His chance encounter with Irene brings new interest to his life: she is beautiful, she has suffered, she is kind to him, she plays Chopin. Separated from Soames (who had never, Jolyon reflects with grim satisfaction, “been able to lay hands on her again”), Irene now lives on her own, giving music lessons and helping “women who have come to grief”–“the Magdalenes of London,” as Jolyon calls them.

The relationship between these two forlorn souls is delicately drawn. It’s unusual but not improper: Jolyon wants nothing more than to be in Irene’s company, and she seems to understand and to take comfort herself in sharing what remains of the old man’s time, in making this interlude more beautiful for him:

And so a month went by–a month of summer in the fields, and in his heart, with summer’s heat and the fatigue thereof. . . . There was such delicious freedom . . . about those weeks of lovely weather, and this new companionship with one who demanded nothing, and remained always a little unknown, retaining the fascination of mystery. It was like a draught of wine to him who has been drinking water so long that he has almost forgotten the stir wine brings to his blood, the narcotic to his brain. The flowers were coloured brighter, scents and music and the sunlight had a living value–were no longer mere reminders of past enjoyment.

These pleasures are all temporary, however, as the title reminds us: even the best of times still passes away. Alone again, Jolyon wonders if Irene was ever even there, “or was she but the emanation of all the beauty he had loved and must leave so soon?” The end of the story is inevitable, but that doesn’t make it any less poignant. Galsworthy handles it so beautifully, too, without melodrama or overt sentimentality, simply following Jolyon as he fades out into the waning beauty around him: “Summer–summer! So went the hum.”

“Bitter Waters”: John Galsworthy, The Man of Property

Nothing in this world is more sure to upset a Forsyte than the discovery that something on which he has stipulated to spend a certain sum has cost more. And this is reasonable, for upon the accuracy of his estimates the whole policy of his life is ordered. If he cannot rely on the definite values of property, his compass is amiss; he is adrift upon bitter waters without a helm.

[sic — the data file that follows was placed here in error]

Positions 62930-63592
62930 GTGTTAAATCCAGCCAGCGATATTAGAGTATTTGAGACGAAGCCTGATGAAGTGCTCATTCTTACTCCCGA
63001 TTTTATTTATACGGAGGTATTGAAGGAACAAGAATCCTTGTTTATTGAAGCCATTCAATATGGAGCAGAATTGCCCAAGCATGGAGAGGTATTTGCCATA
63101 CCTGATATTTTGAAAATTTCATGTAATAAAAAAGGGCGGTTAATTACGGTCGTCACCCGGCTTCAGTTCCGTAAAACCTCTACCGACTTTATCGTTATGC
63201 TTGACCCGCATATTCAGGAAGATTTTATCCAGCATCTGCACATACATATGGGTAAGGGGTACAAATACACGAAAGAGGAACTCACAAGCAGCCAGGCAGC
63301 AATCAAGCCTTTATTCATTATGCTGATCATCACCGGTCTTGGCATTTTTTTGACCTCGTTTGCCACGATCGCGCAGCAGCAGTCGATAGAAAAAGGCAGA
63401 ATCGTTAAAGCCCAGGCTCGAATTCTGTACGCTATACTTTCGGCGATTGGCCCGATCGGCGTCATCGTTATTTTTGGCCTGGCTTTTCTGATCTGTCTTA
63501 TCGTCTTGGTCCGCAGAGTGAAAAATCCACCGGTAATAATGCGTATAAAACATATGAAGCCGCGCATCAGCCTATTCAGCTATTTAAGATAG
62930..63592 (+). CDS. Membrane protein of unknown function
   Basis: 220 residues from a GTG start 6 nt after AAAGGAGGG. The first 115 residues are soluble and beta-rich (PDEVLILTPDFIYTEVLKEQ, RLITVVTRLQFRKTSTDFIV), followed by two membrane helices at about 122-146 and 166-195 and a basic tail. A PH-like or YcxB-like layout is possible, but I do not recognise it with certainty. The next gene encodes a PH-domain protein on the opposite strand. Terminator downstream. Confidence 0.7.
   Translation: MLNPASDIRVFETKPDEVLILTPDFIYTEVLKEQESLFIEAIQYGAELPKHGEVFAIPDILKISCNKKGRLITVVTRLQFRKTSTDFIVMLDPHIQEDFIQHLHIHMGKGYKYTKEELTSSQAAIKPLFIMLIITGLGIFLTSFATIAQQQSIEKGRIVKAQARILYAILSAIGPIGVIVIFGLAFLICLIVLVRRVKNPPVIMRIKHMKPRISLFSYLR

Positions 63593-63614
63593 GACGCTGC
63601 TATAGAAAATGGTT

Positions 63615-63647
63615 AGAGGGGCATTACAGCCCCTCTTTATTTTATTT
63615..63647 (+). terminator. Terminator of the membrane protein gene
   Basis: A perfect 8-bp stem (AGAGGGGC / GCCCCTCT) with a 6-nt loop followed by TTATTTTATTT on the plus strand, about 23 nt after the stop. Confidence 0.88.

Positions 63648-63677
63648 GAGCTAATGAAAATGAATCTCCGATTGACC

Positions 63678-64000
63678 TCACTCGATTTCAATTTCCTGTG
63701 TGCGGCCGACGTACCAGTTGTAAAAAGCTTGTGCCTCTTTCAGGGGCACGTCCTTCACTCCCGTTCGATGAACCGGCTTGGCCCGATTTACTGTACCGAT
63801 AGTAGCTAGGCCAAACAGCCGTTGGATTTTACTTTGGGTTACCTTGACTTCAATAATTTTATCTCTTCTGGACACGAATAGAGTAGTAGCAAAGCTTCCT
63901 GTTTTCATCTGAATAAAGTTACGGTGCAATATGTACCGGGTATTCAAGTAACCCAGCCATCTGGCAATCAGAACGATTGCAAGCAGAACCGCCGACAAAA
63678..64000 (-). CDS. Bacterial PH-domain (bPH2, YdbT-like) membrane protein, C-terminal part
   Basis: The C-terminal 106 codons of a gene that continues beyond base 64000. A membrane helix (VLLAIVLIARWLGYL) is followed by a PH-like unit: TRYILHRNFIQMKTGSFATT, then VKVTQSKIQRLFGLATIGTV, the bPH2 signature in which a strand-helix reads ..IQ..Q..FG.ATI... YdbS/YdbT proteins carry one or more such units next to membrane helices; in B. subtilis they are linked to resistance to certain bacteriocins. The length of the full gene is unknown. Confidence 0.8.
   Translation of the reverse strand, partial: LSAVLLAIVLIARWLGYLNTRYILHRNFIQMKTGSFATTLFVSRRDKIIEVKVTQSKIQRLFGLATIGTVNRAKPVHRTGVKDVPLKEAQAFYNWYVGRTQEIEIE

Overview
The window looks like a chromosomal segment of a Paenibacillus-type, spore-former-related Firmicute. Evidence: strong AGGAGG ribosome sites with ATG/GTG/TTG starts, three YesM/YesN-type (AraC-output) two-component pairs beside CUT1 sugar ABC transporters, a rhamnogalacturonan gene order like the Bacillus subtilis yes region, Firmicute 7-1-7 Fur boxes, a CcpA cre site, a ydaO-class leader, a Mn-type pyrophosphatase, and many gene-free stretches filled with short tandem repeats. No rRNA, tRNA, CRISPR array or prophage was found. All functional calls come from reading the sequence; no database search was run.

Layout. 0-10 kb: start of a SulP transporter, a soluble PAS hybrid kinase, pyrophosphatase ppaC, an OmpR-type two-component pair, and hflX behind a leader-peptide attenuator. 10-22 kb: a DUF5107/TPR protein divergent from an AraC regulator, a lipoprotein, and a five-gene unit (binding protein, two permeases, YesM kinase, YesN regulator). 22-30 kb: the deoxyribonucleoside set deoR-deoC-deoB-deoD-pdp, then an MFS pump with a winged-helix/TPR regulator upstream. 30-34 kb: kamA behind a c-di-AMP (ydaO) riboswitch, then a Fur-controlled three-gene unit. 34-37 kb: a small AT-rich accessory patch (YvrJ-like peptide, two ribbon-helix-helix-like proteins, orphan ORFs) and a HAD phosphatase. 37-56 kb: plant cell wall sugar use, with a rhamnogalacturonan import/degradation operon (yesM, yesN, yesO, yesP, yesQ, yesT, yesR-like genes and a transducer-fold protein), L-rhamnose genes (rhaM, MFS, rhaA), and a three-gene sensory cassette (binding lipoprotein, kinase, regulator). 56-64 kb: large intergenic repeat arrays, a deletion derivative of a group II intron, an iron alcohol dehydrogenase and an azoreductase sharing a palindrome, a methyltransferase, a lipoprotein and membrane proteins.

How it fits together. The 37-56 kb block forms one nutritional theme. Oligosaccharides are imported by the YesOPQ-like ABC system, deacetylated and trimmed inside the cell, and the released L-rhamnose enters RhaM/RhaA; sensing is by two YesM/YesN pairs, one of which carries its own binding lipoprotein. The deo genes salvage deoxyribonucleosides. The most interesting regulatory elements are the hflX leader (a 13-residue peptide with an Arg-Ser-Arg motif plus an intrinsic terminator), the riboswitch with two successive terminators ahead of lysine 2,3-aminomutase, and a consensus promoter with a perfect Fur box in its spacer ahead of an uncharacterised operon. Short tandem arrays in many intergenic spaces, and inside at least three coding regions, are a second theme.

The Man of Property is the first installment of Galsworthy’s The Forstye Saga. Two more novels (In Chancery and To Let) and a novella, “Indian Summer of a Forsyte,” complete the saga.

I’ve owned my nice Oxford World’s Classics edition of The Forsyte Saga for a few years now and had even begun it once before. I know that I got at least as far as page 39, because there was a notation in the back of the book that says “39 Wagner 😀.” Apparently old Jolyon’s reflections on Wagner amused me the first time too: “That fellow Wagner had ruined everything,” he grumbles; “no melody left, nor any voices to sing it.” I found it hard going then, though, and abandoned it without getting much further. I don’t know why this time was different, though I expect most readers have had a similar experience–something about my mood, or the timing, or the lighting. Sometimes books just have to ripen on the shelf, or I just have to grow into them.

Mind you, this read hasn’t been altogether smooth sailing so far either. Galsworthy’s prose has something of the stuttering quality I’ve complained about in Henry James. Here’s a bit of the opening paragraph, just as an example:

He is like one who, having watched a tree grow from its planting–a paragon of tenacity, insulation, and success, amidst the deaths of a hundred other plants less fibrous, sappy, and persistent–one day will see it flourishing with bland, full foliage, in an almost repugnant prosperity, at the summit of its efflorescence.

That’s not nearly as dense or perverse as some of James’s atrocities: by the end of it, you can still more or less remember where it began. Still, it doesn’t exactly propel the reader forward. It took me a while to accept the pace and rhythm of the writing, and to have attached myself sufficiently to the characters and their situations to feel involved in the book. It doesn’t help that there are a lot of Forsytes and I kept forgetting how they were related: happily, my edition has a family tree, which for a while I referred back to a lot.

Once I was more at home in the novel, though, it quickly became quite engrossing. For all the large cast of characters, The Man of Property is not a particularly plot-heavy novel, which makes Galsworthy’s aside that a novel without a plot is “well-known to be an anomaly” amusing. The main event is the unhappiness and eventual infidelity of Soames Forsyte’s wife Irene, which has ripple effects on the lives of various other Forsytes, particularly Soames but also young June, who when the novel opens is celebrating her engagement to Philip Bosinney, the man who becomes Irene’s lover. Galsworthy’s attention is less on the adultery plot itself then on its significance as a symptom of more abstract problems in the world of the Forsytes. Irene’s dissatisfaction is not just emotionally unsettling: it is also thematically weighty, because it challenges the values of the family she has married into. Why isn’t she happy? What more can she want? How can property, in all its forms, not be enough? Isn’t she herself ultimately Soames’s property–and given that, how can she resist his claims on her?